Mistakes on your last will and testament can cause lasting damage.
You know you are supposed to have a last will and testament in place.
You have heard about dying intestate and would like to avoid this for yourself.
Having the state determine who inherits your assets or takes care of your minor children when you die is unappealing.
You would rather make these choices yourself, right?
According to a recent Aiken (SC) Standard article titled “Avoiding mistakes with your will,” simply throwing together a last will and testament is insufficient.
Your last will must be legal to work when needed.
How do you ensure your last will is legally recognized?
For starters, your last will and testament must be in writing, with very limited exceptions.
You, as the testator, must be an adult of sound mind.
The signing of the document must be witnessed by two individuals who are not related to the testator.
The will should also be notarized as part of what is known as a self-proving affidavit.
Basically, that means the witnesses will not need to testify as part of the probate process.
Because it is easy to make mistakes on your last will, you should work with an experienced estate planning attorney.
Creating a last will does not mean you are done with estate planning forever.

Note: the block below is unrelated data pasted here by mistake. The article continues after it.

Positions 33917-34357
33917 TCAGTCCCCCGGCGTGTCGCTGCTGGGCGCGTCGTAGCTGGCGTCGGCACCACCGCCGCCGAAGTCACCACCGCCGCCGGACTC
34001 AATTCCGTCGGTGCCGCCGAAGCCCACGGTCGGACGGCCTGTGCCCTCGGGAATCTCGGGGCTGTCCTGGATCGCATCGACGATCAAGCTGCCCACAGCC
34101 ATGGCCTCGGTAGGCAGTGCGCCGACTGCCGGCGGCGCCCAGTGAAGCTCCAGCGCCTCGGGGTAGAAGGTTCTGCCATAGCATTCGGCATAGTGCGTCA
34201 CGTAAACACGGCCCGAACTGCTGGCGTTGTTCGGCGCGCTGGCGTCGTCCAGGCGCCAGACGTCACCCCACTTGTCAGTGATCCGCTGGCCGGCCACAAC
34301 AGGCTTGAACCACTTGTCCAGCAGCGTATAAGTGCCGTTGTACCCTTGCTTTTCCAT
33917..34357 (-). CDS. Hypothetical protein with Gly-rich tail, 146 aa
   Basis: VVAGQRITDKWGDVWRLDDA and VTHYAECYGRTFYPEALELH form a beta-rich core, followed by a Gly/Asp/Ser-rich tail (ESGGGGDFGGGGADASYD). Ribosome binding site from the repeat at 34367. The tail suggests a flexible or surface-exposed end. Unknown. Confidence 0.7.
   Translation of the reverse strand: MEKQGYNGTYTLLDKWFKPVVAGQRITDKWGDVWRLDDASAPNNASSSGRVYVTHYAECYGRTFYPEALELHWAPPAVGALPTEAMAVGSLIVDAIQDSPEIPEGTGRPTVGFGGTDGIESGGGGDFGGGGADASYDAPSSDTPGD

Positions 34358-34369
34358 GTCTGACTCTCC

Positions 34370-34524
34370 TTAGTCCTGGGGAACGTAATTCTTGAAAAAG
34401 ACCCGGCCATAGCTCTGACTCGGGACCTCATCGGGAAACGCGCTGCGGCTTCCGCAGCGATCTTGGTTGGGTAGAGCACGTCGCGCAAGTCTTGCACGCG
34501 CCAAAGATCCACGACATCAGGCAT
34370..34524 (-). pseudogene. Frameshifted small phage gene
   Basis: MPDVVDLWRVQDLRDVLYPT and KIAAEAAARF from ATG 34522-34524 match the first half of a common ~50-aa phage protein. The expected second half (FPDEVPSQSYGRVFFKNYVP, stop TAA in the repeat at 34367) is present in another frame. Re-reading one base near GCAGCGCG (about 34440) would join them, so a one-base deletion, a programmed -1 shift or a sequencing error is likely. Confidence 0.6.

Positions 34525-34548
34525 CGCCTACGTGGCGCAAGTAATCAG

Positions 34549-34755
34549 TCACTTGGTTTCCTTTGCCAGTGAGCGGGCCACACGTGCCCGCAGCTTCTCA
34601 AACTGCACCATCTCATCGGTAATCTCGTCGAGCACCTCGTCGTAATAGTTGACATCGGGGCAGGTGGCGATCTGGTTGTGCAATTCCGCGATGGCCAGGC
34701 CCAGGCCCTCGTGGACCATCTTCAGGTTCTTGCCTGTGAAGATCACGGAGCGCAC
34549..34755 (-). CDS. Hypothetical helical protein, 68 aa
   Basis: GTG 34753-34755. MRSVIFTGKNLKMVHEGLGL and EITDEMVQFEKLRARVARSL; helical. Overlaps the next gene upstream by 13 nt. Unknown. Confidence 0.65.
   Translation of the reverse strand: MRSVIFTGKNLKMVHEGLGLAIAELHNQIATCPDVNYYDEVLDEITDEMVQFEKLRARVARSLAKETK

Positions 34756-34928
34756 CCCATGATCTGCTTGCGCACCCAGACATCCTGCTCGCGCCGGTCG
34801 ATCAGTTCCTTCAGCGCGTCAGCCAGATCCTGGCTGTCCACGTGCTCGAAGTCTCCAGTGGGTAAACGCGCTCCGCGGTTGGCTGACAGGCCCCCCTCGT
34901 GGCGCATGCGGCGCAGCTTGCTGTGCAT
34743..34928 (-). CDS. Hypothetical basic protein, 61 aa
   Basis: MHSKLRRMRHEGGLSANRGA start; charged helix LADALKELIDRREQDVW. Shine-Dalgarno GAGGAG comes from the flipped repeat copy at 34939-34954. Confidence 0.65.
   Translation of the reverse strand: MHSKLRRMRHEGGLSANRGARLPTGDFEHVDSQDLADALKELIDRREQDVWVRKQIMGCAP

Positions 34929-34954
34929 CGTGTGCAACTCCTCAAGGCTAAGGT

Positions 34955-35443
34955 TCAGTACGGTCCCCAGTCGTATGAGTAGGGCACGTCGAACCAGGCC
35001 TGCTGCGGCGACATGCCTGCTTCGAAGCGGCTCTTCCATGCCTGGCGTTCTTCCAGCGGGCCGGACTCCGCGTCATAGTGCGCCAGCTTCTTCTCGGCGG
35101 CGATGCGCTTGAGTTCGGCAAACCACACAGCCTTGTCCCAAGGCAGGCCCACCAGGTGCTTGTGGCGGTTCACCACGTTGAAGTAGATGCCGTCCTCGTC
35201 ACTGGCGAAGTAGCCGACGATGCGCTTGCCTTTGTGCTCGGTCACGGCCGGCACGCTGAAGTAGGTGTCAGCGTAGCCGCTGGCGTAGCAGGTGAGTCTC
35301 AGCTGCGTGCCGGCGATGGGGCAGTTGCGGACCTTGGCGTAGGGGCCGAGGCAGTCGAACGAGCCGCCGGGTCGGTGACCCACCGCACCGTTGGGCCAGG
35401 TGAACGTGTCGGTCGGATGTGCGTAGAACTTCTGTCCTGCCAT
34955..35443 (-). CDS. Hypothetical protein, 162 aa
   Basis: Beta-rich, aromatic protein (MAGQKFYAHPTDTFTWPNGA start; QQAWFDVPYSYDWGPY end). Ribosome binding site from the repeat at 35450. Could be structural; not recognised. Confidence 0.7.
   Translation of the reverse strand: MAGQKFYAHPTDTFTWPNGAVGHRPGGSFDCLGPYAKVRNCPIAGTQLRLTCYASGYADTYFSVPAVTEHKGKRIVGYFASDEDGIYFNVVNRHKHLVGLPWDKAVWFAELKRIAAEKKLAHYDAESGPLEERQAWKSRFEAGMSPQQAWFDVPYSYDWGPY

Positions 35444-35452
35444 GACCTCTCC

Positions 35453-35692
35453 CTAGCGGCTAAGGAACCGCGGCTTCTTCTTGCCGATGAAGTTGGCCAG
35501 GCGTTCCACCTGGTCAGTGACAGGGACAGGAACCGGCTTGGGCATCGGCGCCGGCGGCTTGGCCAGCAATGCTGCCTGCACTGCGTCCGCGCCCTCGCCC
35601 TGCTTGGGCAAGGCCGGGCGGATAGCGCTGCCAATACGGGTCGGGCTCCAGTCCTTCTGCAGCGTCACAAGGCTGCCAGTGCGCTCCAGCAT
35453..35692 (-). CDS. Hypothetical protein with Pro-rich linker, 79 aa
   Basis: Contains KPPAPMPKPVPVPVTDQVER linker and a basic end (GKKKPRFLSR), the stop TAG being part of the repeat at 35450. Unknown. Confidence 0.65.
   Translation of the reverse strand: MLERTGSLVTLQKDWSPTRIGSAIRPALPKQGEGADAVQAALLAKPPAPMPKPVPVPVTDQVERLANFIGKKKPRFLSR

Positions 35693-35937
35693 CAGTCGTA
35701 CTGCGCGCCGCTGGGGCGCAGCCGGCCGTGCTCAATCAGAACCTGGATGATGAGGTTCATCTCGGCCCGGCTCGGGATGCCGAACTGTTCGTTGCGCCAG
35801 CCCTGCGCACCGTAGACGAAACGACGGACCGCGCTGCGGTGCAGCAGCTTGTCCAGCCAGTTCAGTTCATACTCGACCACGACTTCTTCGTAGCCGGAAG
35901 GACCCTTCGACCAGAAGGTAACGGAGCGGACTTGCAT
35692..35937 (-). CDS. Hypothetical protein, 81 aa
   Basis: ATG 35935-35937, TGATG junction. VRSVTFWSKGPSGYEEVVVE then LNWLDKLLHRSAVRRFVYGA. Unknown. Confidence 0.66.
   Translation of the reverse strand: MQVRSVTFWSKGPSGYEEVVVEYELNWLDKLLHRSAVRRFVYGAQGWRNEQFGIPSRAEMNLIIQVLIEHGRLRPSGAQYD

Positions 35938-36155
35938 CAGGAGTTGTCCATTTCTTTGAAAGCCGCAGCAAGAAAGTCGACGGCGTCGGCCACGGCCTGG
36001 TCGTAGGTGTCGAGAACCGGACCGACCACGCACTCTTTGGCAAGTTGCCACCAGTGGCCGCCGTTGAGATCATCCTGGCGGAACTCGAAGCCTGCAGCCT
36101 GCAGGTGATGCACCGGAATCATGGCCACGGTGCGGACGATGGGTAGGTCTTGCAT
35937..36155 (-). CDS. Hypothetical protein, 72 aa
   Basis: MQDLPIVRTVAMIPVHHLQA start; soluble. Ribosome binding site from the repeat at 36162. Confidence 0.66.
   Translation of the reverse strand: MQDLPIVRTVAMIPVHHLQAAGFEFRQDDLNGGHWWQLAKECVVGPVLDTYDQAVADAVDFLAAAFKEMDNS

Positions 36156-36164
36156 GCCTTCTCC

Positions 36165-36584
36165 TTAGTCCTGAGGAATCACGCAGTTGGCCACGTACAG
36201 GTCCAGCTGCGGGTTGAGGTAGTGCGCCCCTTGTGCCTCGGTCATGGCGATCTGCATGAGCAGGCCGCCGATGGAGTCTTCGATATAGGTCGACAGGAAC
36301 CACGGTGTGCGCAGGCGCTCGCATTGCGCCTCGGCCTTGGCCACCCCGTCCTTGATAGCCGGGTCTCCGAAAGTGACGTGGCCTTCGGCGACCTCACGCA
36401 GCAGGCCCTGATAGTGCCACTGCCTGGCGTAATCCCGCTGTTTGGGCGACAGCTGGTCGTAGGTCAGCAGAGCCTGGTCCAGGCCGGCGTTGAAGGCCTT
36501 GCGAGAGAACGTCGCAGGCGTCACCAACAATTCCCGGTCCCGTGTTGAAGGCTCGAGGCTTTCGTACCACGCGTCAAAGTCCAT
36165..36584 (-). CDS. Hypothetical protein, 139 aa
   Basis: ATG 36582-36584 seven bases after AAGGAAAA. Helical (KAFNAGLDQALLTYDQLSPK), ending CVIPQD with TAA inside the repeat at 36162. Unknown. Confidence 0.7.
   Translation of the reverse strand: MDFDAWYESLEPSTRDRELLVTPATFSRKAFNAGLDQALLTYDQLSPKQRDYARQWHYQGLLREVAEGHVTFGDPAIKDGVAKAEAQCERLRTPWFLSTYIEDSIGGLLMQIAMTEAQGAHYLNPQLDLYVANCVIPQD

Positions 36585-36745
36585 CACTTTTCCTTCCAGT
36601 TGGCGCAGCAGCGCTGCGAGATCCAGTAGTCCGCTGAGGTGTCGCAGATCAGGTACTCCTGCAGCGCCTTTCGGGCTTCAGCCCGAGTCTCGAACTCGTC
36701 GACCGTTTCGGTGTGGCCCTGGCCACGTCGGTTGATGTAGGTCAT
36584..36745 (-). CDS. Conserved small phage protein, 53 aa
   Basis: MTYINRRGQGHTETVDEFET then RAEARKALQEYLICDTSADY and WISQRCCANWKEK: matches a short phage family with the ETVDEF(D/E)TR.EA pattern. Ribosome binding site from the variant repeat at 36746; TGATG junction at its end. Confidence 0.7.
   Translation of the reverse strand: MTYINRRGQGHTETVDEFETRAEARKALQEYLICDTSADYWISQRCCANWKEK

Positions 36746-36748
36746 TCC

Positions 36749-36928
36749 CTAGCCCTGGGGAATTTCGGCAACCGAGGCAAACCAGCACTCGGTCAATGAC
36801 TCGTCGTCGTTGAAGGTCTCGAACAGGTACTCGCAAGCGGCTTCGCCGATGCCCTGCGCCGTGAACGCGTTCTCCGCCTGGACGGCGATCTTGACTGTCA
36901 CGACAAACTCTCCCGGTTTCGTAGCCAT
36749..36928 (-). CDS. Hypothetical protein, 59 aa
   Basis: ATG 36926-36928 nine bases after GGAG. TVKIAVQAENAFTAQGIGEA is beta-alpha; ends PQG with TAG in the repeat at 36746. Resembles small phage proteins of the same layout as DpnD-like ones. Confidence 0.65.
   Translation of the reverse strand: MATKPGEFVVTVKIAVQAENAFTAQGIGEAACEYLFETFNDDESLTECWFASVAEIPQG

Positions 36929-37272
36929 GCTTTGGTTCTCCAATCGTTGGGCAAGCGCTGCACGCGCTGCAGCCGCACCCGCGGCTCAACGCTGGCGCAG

You will need to review it periodically and updated it according to changes in family dynamics or changes in applicable federal and state laws.
As you create your last will, be sure you include your collections, memorabilia, and family heirlooms in the manner provided under the laws of your state.
Because you will not be able to manage your estate after you die, you will need to nominate an executor.
To avoid making a mistake on this selection, choose an individual who is younger than you, well-organized, and willing.
You also need to nominate an alternate executor in case your first choice cannot serve.
Do you have minor children?
Be sure to nominate guardians to rear them to adulthood should they be orphaned.
You may also want to name a separate custodian to manage finances on behalf of the children.
Once you have taken care of these important matters, you are still in danger of making a big mistake on your last will and testament.
Tell your loved ones and your executor where to find it.
Reference: Aiken (SC) Standard )(March 22, 2020) “Avoiding mistakes with your will”